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The consecration of the patient’s autonomy

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  1. The consecration of the patient's autonomy.
    1. Legal background.
    2. The Competent patient and DNAR orders.
    3. The involvement of 'the close to the patient'.
    4. The incompetents and DNAR orders.
    5. The children and the young persons.
  2. The persisting patriarcalism.
    1. The reluctance to apply the guidelines.
    2. But patriarcalism is quite softened by different measures.
  3. Conclusion: Is there any need for legislation.
  4. Bibliography.

Pain, suffering and death are to some extent, inevitable in human life, though Health care must always seek to eliminate unnecessary suffering and untimely death. But it is easy to recognise that prolonging the process of dying us often undesirable. The difficulty encountered by medical teams is to establish and act accordingly to a general policy free from prejudices and subjective judgments. Failure of the cardiac and respiratory functions is part of dying; CPR can theoretically be attempted on every individual prior to death. But, from settings to settings, situation differs; sometimes it is not appropriate to prevent death to occur. A decision not to attempt resuscitation applies only to CPR; it does not imply ?non treatment? and overall treatment and care that are appropriate for the patient will continue to be considered and offered. It is important to underline the difference of DNAR with other withdrawals of treatment because people can be misjudged about them:
As the law stands, assisted suicide and all similar processes whereby one person hastens another's death are illegal. Doctors and nurses can ensure that the patient is receiving enough pain relief to keep him comfortable; it is illegal for them to give him more than he needs with the intention of ending his life more quickly. The British Medical Association [BMA], in conjunction with the Royal College of Nursing [RCN] and the Resuscitation Council [UK] produced a first set of guidance on decisions relating to CPR in 1999, in order to offer a frame to the medical practitioners and to identify key ethical and legal issues . Less than two years after, in March 2001, the same organisms, edited an updated new set of guidelines, quite different.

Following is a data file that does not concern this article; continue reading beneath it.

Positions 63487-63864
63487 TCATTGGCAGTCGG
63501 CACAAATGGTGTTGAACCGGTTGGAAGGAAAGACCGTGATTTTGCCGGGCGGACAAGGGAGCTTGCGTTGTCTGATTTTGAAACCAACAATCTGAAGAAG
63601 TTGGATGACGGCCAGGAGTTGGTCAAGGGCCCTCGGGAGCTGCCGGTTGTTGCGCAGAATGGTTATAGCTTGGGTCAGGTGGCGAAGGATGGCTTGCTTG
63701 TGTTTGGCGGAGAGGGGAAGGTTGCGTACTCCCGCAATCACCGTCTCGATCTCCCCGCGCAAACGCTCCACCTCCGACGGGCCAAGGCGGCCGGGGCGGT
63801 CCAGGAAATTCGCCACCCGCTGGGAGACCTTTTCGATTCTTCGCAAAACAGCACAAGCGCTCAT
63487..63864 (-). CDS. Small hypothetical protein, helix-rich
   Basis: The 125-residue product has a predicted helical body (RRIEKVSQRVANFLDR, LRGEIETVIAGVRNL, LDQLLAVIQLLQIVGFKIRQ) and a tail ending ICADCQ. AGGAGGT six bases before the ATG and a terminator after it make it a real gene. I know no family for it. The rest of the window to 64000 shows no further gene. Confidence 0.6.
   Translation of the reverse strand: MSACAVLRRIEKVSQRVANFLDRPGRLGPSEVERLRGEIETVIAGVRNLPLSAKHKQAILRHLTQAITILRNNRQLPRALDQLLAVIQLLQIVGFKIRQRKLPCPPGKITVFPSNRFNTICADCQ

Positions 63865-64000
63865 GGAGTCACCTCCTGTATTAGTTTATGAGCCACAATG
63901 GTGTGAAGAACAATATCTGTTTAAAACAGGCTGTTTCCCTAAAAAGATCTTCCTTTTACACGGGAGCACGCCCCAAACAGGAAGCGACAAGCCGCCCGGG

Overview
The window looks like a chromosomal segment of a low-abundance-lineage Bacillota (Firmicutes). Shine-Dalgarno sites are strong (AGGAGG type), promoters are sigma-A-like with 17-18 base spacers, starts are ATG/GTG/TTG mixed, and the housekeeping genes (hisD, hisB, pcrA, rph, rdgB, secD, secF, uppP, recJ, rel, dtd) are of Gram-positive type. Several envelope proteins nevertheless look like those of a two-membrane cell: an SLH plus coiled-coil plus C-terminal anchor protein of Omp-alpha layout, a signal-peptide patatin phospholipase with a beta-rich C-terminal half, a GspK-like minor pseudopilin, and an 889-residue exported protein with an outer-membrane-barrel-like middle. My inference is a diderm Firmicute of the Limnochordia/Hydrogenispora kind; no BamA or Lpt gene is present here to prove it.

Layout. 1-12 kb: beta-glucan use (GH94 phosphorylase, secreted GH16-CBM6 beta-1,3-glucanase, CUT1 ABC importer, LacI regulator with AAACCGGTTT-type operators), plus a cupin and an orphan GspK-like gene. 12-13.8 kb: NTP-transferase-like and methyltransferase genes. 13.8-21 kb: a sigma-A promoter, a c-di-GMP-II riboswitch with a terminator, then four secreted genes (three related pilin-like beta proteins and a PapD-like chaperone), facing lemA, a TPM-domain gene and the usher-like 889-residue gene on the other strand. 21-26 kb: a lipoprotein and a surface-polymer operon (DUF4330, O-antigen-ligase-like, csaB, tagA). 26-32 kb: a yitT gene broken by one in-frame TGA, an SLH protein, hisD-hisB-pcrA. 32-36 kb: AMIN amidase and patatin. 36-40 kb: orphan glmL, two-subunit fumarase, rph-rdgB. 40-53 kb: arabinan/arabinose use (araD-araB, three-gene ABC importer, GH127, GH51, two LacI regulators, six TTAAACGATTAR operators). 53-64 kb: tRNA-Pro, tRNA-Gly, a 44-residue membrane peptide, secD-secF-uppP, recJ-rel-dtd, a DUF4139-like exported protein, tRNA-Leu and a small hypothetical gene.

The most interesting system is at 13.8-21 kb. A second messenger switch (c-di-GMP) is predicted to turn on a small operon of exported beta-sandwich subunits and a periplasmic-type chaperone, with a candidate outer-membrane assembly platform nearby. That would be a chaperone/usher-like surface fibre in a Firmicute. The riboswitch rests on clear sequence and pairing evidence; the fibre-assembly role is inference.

[...] these two guidelines, the Department of Health had issued a circular dealing with this same issue, demanding that all NHS Trusts have resuscitation policies in place by April 2001.[5] The main and decisive reason behind the update was the implementation of the Human Rights Act 1998 on 2 October 2000. Now decisions of the Health Services and all their staffs must respect the body of rights inherent to each person as the European Convention of Human Rights requires it. The decision-making must be transparent, so doctors must be able to justify that their procedures are always conform to the Human Rights. [...]

[...] The guidance validates here the judgment of Hughes J in Re AK in 2000 where a 19-year-old motor neurone disease sufferer was kept alive by ventilation. He could only communicate through movement of an eyelid and expressed by this means his wish that ventilation is stopped and no attempt to revive him be performed. In other easiest situations a discussion with a General Practitioner or another Health professional can also constitute a valid advance directive as long as the patient expresses a ?clear and consistent refusal?. [...]

[...] On the contrary when no proxy has been appointed, the Act recognises on a statutory footing the authority of the doctors to do what is reasonable in the circumstances to safeguard or promote an incapacitated patient's physical or mental health. But as in the rest of United Kingdom, proxy must be seen to be acting in the best interest of the patient or they may be open to legal challenge. The Children and the Young Persons The position of the guidelines as regards to children quite follows the same trends as for the incapacitated adult. [...]

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